Because of the distance to Japan, American bombers could not reach targets and safety return to friendly bases in the Pacific until the island-hopping campaign had captured the Northern Mariana Islands. From bases on the Mariana Islands, long-range B-29 Superfortresses conducted high altitude bombing runs on November 24, 1944. On March 9, 1945, an armada of 234 B-29s descended to less than 7,000 feet and dropped 1,667 tons of incendiaries on Tokyo. By the time the fire storm finally abated, a sixteen-square-mile corridor that had contained a quarter million homes was in ashes, and more than 80,000 Japanese, mostly civilians, lay dead. Only the Allied fire bombing of Dresden, Germany, the previous month, which killed 135,000, exceed the destruction of the Tokyo raid.

Both Tokyo and Dresden were primarily civilian rather than military targets. Prior to World War II, international law regarded the bombing of civilians as illegal and barbaric. After several years of warfare, however, neither the Allies nor the Axis distinguished between military and civilian air targets. Interestingly, while a pilot could drop tons of explosives and firebombs on civilian cities, an infantryman often faced a court-martial for even minor mistreatment of noncombatants.

Despite the air raids and their shrinking territory outside their home islands, the Japanese fought on. Their warrior code did not allow for surrender, and soldiers and civilians alike often chose suicide rather than giving up. By July 1945, the Americans were launching more than 1200 bombing sorties a week against Japan. The bombing had killed more than a quarter million and left more than nine million homeless. Still, the Japanese gave no indication of surrender as the Americans prepared to invade the home islands.

While the air attacks and plans for a land invasion continued in the Pacific, a top-secret project back in the United States was coming to fruition. On July 16, 1945, the Manhattan Engineer District successfully carried out history's first atomic explosion. When President Harry Truman learned of the successful experiment, he remarked in his diary, "It seems to be the most terrible thing ever discovered, but it can be made the most useful."

Truman realized that the "most terrible thing" could shorten the war and prevent as many as a million Allied casualties, as well as untold Japanese deaths, by preventing a ground invasion of Japan. On July 27, the United States issued an ultimatum: surrender or the U.S. would drop a "super weapon." Japan refused.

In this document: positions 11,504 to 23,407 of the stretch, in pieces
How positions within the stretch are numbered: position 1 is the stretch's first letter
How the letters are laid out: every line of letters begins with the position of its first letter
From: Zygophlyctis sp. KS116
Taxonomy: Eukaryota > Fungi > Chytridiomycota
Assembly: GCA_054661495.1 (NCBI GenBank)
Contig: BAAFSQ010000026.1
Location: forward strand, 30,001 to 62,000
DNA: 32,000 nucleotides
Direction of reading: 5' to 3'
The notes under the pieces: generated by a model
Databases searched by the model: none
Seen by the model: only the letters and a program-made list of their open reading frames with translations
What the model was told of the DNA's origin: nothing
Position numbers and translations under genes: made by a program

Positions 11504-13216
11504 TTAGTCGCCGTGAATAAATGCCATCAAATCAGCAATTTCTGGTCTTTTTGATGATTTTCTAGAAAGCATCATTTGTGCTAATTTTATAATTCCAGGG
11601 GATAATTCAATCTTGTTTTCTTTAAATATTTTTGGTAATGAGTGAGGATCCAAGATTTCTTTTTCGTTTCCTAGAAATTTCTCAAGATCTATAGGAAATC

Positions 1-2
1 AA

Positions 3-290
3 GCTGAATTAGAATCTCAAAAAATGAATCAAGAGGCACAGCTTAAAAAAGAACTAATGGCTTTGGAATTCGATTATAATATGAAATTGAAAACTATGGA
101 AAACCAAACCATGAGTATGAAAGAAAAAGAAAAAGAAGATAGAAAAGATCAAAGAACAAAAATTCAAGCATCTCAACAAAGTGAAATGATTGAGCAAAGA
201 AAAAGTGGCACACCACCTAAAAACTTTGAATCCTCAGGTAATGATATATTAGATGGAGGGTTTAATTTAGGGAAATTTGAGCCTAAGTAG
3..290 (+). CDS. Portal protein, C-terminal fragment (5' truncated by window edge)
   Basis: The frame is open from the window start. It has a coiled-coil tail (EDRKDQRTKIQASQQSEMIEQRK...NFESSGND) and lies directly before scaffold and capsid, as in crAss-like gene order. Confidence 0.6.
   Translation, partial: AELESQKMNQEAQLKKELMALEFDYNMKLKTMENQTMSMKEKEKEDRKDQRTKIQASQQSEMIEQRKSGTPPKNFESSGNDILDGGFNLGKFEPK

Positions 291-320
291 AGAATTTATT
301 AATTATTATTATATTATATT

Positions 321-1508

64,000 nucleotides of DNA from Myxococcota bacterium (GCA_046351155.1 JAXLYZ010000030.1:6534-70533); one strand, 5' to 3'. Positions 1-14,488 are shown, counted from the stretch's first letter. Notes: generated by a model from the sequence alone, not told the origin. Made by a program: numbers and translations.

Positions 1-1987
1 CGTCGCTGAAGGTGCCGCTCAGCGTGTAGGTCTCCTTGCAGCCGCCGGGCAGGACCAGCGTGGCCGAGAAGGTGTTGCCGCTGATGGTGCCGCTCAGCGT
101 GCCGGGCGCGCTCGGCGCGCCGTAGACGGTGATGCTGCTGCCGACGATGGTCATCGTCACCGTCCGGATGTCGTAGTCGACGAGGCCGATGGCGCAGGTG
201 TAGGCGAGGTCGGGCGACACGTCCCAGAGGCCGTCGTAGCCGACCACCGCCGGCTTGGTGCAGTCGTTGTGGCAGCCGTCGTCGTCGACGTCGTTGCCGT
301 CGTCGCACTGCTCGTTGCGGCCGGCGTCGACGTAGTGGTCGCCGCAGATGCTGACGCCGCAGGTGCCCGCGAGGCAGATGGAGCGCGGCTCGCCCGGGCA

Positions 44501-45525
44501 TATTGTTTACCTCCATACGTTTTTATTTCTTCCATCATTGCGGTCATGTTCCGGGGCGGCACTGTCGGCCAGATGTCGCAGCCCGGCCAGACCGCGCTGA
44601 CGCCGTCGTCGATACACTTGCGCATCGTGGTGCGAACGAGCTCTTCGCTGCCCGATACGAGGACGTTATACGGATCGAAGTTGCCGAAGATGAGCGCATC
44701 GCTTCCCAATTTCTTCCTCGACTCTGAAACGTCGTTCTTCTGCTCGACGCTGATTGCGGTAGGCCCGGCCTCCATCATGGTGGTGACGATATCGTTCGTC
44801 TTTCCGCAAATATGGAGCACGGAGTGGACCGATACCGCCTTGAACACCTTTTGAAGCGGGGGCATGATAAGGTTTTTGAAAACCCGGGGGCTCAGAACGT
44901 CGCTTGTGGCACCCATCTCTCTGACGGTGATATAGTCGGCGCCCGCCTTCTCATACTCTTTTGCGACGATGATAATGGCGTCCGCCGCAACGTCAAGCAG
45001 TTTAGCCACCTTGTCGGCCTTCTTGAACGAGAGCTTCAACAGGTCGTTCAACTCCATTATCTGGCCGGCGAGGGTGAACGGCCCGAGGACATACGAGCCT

In the early morning hours of August 6,1945, a B-29 named the Enola Gay piloted by Lieutenant Colonel Paul Tibbets lifted off from Tinian Island in the Marianas. Aboard was a single atomic bomb weighing 8,000 pounds and containing the destructive power of 12.5 kilotons of TNT. Tibbets headed his plane toward Hiroshima, selected as the primary target because of its military bases and industrial areas. It also had not yet been bombed to any extent, so it would provide an excellent evaluation of the bomb's destructive power.

At 8:15 A.M ., the Enola Gay dropped the device called "Little Boy." A short time later, Tibbets noted, "A bright light filled the plane. We turned back to look at Hiroshima. The city was hidden by that awful cloud . boiling up, mushrooming." The immediate impact of Little Boy killed at least 70,000 Hiroshima residents. Some estimates claim three times that number but exact figures are impossible to calculate because the blast destroyed all of the city's records.

Truman again demanded that Japan surrender. After three days and no response, a B-29 took off from Tinian with an even larger atomic bomb aboard. When the crew found their primary target of Kokura obscured by clouds, they turned toward their secondary, Nagasaki. At 11:02 A.M . on August 9, 1945, they dropped the atomic device known as "Fat Man" that destroyed most of the city and killed more than 60,000 of its inhabitants.

Conventional bombing raids were also conducted against other Japanese cities on August 9, and five days later, 800 B-29s raided across the country. On August 15 (Tokyo time), the Japanese finally accepted unconditional surrender. World War II was over.

Much debate has occurred since the atomic bombings. While some evidence indicates that the Japanese were considering surrender, far more information indicates otherwise. Apparently the Japanese were planning to train civilians to use rifles and spears to join the military in resisting a land invasion. Protesters of the Atomic bombings ignore the conventional incendiaries dropped on Tokyo and Dresden that claimed more casualties. Some historians even note that the losses at Hiroshima and Nagasaki were far fewer than the anticipated Japanese casualties from an invasion and continued conventional bombing.

Whatever the debate, there can be no doubt that the dropping of the atomic bombs on Japan shortened the war, The strikes against Hiroshima and Nagasaki are the only air battles that directly affected the outcome of a conflict. Air warfare, both before and since, has merely supplemented ground fighting. As confirmed by the recent Allied bombing of Iraq in Desert Storm and in Bosnia, air attacks can harass and make life miserable for civilian populations, but battles and wars continue to be decided by ground forces.